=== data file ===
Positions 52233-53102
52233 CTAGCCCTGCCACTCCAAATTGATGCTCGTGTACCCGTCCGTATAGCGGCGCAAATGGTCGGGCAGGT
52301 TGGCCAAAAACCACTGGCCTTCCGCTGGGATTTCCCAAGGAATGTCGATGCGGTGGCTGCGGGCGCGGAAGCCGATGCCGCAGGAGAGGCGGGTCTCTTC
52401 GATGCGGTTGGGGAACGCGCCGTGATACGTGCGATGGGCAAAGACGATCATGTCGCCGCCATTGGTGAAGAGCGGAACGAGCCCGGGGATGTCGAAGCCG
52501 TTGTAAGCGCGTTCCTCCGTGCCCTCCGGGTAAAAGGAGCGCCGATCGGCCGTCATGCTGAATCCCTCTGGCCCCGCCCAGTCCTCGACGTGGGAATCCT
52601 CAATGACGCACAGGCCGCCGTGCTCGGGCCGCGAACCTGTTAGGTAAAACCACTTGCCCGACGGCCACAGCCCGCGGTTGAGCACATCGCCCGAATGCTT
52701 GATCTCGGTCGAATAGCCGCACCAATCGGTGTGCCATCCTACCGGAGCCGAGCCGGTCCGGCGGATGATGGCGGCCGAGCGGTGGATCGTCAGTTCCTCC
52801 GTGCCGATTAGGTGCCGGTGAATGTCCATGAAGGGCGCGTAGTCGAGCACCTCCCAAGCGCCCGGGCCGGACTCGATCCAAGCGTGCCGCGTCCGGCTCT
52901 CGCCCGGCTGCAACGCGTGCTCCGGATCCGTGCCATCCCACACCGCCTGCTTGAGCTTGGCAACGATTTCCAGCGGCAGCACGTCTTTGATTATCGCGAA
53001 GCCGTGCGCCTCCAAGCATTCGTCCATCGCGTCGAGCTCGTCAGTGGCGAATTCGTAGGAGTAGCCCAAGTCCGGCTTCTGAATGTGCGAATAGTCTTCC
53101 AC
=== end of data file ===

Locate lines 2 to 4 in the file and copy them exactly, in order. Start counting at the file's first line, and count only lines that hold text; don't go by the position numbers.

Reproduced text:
52233 CTAGCCCTGCCACTCCAAATTGATGCTCGTGTACCCGTCCGTATAGCGGCGCAAATGGTCGGGCAGGT
52301 TGGCCAAAAACCACTGGCCTTCCGCTGGGATTTCCCAAGGAATGTCGATGCGGTGGCTGCGGGCGCGGAAGCCGATGCCGCAGGAGAGGCGGGTCTCTTC
52401 GATGCGGTTGGGGAACGCGCCGTGATACGTGCGATGGGCAAAGACGATCATGTCGCCGCCATTGGTGAAGAGCGGAACGAGCCCGGGGATGTCGAAGCCG